A poppy is a flowering plant in the subfamily Papaveroideae of the family Papaveraceae. Poppies are herbaceous plants, often grown for their colourful flowers. One species of poppy, Papaver somniferum, is the source of the crude drug opium which contains powerful medicinal alkaloids such as morphine and has been used since ancient times as an analgesic and narcotic medicinal and recreational drug. It also produces edible seeds. Following the trench warfare in the poppy fields of Flanders during World War I, poppies have become a symbol of remembrance of soldiers who have died during wartime. Originally erected to commemorate WW1 it has only recently had the names of those who died in WW2 added. In 2010 one more name was added from the conflict in Afghanistan.


Awaiting below for updated photos for 2018

Observe Remembrance Day

People stop work to observe a moment of silence at 11am on November 11, which is the time and date when hostilities formally ended after more than four years of battle during World War I. Poppies are worn as a symbol of respect and tribute on Remembrance Sunday and/or November 11. The day is also marked by events such as memorial services, church services and parades. A national commemoration takes place at Whitehall, a road in the City of Westminster in central London.

This memorial commemorates the residents of Tilehurst who were killed or missing in the First World War (28 July 1914) and the Second World War (May 8 1945) and later conflicts.
Situated in the area known as The Triangle the memorial has been re-sited in the pedestrianised area of the village.



Christine Lewendon laying a wreath on behalf of Tilehurst Royal British Legion at Reading's Forbury Town Memorial, just after our Lady Mayor had officiated for the two minutes silence.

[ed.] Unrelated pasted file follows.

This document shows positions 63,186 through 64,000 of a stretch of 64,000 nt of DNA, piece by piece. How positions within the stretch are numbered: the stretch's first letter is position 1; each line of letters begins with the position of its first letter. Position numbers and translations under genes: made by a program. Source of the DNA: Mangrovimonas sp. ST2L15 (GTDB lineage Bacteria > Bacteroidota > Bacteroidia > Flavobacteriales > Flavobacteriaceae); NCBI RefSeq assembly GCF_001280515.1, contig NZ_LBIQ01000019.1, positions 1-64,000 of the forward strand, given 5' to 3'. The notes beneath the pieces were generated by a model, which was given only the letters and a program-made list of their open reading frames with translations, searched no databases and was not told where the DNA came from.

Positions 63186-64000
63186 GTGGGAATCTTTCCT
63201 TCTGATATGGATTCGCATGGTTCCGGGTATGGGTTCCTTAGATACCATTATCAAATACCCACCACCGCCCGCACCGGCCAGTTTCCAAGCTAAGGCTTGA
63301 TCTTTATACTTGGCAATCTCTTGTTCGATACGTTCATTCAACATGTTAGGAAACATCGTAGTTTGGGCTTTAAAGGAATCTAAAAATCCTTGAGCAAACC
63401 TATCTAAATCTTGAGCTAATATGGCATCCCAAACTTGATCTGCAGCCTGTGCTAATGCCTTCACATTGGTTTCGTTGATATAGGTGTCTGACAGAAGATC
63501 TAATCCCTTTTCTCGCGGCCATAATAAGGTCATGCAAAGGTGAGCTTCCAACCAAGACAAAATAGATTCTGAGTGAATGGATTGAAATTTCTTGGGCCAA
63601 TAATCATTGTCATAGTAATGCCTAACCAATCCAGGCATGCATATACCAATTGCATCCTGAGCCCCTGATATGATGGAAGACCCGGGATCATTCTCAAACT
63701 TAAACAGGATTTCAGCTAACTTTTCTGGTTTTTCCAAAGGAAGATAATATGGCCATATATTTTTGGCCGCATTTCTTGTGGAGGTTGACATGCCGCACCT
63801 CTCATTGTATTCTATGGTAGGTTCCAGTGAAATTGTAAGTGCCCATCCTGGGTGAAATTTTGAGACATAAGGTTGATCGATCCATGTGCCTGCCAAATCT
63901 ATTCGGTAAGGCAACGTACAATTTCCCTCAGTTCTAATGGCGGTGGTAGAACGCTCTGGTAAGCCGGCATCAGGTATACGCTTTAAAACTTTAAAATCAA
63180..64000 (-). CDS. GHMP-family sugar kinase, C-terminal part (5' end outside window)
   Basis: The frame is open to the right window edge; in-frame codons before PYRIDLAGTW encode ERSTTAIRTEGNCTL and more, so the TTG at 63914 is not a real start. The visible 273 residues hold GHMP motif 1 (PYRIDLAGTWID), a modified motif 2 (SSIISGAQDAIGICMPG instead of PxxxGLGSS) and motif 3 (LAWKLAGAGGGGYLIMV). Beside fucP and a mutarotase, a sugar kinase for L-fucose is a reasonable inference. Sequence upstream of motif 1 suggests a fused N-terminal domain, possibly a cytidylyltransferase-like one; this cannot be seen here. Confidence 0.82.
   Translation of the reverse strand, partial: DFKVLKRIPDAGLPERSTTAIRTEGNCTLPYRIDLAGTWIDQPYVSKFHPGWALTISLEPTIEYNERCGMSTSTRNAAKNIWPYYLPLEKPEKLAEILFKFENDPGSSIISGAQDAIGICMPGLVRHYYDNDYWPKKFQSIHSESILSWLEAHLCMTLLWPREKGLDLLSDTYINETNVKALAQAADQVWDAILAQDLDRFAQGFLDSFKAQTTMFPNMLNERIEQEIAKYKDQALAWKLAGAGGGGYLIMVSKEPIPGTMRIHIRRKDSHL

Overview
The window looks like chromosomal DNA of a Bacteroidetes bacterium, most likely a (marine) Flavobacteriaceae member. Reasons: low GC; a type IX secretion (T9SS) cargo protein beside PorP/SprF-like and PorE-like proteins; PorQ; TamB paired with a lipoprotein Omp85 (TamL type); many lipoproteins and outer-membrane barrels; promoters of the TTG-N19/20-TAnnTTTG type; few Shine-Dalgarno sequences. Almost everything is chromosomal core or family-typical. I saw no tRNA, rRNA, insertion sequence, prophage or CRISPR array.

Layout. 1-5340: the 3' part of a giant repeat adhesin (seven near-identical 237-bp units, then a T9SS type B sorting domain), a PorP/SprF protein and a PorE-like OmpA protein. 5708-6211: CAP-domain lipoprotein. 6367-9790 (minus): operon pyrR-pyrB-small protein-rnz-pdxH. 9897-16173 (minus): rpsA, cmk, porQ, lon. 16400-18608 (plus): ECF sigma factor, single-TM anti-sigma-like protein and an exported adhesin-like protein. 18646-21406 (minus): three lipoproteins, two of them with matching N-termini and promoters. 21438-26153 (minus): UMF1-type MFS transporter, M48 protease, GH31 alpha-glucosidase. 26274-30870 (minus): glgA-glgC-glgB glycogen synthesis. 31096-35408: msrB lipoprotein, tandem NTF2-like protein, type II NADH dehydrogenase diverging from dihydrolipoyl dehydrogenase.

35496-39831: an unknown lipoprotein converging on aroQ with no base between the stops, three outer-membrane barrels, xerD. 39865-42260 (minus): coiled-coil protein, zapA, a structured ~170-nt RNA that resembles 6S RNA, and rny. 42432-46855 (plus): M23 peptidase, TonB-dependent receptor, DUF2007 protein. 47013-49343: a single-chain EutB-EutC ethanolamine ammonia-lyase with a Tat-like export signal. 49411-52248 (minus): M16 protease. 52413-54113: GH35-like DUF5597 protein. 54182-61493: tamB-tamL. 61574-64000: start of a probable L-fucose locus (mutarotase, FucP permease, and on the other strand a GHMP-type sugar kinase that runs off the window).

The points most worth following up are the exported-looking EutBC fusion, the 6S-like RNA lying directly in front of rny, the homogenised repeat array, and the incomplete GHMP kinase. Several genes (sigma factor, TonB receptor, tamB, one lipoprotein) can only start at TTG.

Please Note - The Maiwand Lion is a sculpture and war memorial in Forbury Gardens a public park in the town of Reading, in the English county of Berkshire. The statue was named after the Battle of Maiwand and was erected in 1886 to commemorate the deaths of 329 men from the 66th (Berkshire) Regiment of Foot during the campaign in Afghanistan between 1878 and 1880. It is sometimes known locally as the Forbury Lion.

Click here if you require further details on the Battle of Maiwand

READING & BERKSHIRE WAR MEMORIAL This simple but dignified memorial, outside the Victoria Gate entrance to Forbury Gardens, honours the people of Reading and Berkshire who died in the two World Wars. The Memorial is an old photo - there were lots of wreaths there when Christine Lewendon from the Tilehurst Branch laid a wreath on Sunday. The Maiwand Lion in the background commemorates the soldiers of the Berkshire Regiment who lost their lives at the battle of Maiwand in Afghanistan and in the subsequent campaign which ended the Second Afghan War. The year was 1880 - the last time that our soldiers fought on our behalf in the same part of that country and under the same extreme conditions.